CELTA Course: Week 5

[Missed the first four weeks? Click the week to read about it: Week 1, Week 2, Week 3, Week 4]

Monday: A., G., and Ir. taught a lesson on future perfect vs. future continuous forms. Each lesson had some good parts but each person struggled a bit with things like answering unexpected questions, structuring time, and explaining tasks. That said, my colleagues did well and it was useful grammar review for me!

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Tuesday: We spent the first hour observing “live” lessons taught by certified Oxford House College teachers. D, S and I observed Rico teach a level 5 (upper-intermediate) class that is preparing for the Cambridge First Certificate in English (FCE) exam. Rico said that all the grammar should be a review for the students, but he told us that this particular class still had some things to learn. The segment we observed had the students working on creating word forms by adding prefixes and suffixes (dis-, un-, im-, etc) to the roots (e.g., collect-er). Then the students had some review work with reported speech (“He said that…”; “She instructed him to…“). Rico had a nice, active teaching style and was able to come up with example sentences and explanations on-the-spot when students asked questions (for example, they didn’t understand the difference between unaware and unknown so he threw up two sentences and asked CCQs about them).

After observation, we had a classroom session on “controlled practice” activities. These activities — think gap filling or circling the correct word/phrase — come after “guided discovery” and before freer practice in a lesson. Controlled practice is best done in pairs and should help the students understand the form and meaning of the target language (= the grammar/lexis that is being taught in that particular lesson). It was a fun session but to be honest none of us were very focused so Ben went quickly through the example activities he had to show us.

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Thursday: As G, Ir, and I were hanging around before class started, G asked me, “So, are you going to do it again today?” before bragging to one of our classmates from the other teaching group, “Tammela’s gotten ‘above standard’ on every lesson so far; she’s the only one.”

I guess I’ve gained a bit of a reputation. (And yes, I did “do it again” and get above standard on my lesson. The pressure is on to keep up my streak!)

The lesson itself: I taught the first 30 minutes of class, followed by S and then D. After teaching grammar for the past two weeks, for this lesson I got to “engage” the students via some discussion questions and then lead them through a couple of reading tasks, weaving in some lexis teaching as we went along. The theme of the lesson was heroes and the text was about the Trojan War (coincidentally, two Greek students happened to come to class for the first time!). The group of students was really energetic and dynamic, which led to some lively discussion and great questions (as I was leading them through the pronunciation of “heroine,” one woman asked, “Isn’t that also the name of a drug? Do you pronounce the drug’s name in the same way” Yup, same pronunciation!). My lesson went smoothly and the students understood the text well. I really enjoyed myself during this lesson. Bobby’s only “action points” for me were related to teaching the lexis: I need to remember to board a word’s part of speech along with the word itself, I should write the phonemic transcription in a different color, and I should do more correction work when I hear students use incorrect pronunciation.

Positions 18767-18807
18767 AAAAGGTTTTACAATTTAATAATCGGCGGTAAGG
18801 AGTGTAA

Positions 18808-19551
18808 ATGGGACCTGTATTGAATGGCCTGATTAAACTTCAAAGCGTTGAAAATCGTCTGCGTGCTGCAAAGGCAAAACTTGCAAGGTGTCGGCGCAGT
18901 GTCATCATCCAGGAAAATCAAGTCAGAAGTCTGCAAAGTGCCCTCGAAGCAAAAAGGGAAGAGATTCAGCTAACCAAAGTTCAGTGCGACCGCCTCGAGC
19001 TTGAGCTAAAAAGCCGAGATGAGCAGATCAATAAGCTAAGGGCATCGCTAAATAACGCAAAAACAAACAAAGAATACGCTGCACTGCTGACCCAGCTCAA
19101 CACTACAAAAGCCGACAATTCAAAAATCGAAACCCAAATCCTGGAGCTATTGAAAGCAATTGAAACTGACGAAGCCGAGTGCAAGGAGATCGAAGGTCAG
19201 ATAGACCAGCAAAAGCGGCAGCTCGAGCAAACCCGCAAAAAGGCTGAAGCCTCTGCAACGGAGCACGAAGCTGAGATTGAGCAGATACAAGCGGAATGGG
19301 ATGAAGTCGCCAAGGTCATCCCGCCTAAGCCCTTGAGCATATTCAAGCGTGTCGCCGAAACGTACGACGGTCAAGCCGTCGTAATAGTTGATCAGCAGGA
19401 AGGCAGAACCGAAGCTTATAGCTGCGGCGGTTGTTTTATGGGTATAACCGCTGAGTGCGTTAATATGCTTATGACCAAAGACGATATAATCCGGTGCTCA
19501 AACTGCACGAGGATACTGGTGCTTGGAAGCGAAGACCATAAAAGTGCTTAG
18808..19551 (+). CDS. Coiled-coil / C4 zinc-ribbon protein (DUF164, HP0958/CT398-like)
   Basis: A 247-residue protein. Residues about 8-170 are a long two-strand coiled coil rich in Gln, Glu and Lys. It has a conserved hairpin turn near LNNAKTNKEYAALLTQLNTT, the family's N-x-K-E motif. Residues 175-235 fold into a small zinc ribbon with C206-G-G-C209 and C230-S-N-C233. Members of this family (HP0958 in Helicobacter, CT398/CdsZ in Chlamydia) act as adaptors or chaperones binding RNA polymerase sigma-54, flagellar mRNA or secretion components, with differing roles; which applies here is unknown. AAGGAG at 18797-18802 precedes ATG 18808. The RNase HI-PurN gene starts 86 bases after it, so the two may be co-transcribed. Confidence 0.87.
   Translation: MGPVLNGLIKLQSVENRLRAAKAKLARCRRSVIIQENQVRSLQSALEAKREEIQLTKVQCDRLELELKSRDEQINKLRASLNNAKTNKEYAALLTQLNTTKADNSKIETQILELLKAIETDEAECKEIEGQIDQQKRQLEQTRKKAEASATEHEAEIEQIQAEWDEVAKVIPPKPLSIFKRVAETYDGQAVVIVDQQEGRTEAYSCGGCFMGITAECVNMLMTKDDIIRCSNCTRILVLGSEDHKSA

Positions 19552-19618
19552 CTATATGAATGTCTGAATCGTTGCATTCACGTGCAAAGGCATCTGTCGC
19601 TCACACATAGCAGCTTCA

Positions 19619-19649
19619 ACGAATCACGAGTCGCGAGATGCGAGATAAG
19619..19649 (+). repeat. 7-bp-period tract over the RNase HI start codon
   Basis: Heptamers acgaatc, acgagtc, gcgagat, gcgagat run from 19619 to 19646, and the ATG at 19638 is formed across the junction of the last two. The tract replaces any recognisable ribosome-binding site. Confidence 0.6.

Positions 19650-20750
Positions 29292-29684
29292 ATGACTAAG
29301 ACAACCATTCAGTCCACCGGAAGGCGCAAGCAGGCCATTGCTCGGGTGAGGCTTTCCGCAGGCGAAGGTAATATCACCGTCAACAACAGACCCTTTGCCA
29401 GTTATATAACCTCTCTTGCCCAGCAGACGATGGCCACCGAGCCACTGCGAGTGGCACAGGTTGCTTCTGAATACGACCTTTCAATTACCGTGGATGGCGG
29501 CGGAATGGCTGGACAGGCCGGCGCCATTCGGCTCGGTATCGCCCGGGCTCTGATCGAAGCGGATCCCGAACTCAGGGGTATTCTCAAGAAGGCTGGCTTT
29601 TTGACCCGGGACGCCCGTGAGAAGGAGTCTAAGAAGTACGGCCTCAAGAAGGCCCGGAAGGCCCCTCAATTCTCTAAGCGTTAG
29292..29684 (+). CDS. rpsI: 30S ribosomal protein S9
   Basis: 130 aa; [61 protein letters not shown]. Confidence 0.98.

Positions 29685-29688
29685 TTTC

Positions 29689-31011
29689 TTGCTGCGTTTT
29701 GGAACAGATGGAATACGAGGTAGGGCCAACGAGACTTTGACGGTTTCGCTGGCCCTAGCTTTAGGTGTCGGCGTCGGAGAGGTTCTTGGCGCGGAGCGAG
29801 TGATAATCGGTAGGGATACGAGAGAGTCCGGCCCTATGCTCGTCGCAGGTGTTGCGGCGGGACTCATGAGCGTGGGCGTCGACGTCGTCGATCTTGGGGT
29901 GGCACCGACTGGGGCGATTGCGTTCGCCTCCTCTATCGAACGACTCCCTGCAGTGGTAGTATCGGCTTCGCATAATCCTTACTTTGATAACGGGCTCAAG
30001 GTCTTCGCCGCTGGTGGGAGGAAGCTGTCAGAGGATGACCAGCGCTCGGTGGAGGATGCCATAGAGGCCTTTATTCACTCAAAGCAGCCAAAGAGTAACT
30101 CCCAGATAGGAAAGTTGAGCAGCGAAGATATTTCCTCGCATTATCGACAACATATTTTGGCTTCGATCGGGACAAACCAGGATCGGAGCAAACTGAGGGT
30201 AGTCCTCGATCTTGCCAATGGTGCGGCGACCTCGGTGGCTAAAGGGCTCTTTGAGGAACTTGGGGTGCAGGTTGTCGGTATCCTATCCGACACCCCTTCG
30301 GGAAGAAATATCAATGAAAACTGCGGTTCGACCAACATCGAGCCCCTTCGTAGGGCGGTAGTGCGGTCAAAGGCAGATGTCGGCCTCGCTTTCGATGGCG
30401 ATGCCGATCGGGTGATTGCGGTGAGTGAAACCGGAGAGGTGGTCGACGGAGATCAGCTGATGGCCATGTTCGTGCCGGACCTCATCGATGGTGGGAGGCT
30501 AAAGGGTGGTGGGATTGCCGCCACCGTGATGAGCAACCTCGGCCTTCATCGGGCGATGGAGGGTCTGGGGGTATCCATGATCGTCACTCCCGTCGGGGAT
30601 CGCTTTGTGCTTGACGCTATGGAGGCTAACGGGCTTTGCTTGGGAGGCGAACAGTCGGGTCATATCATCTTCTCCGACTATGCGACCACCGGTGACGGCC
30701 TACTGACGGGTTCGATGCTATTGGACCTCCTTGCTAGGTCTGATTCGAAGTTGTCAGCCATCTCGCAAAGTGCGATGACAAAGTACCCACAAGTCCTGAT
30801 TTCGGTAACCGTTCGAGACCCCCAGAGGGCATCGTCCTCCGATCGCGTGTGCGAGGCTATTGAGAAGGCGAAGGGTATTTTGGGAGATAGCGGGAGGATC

S taught after me and had the grammar bit, which was about “narrative tenses”: past simple, past continuous, past perfect, and past perfect continuous; the tenses we use to tell stories. She did a great job leading the class through guided discovery and they all seemed to grasp when to use the different tenses. D taught the last section and it was fantastically creative and wonderful. He divided the students into groups and gave each group a big color photo of a fairytale scene; the groups then had to write a summary (using those narrative tenses) of their fairy tale. He even had one group perform “Little Red Riding Hood,” which didn’t have them using the narrative tenses but was hilarious and well-performed all the same. Overall the hour and a half lesson flowed well and I think we and the students got a lot out of it.

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SaturdayFelt like a long day. We had “input sessions” on teaching speaking skills, teaching with authentic materials, verbs (obviously this was my favorite session), and our third assignment. Nothing earth-shattering, though Ben did give us some good ideas for speaking activities.

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Read on for Week 6

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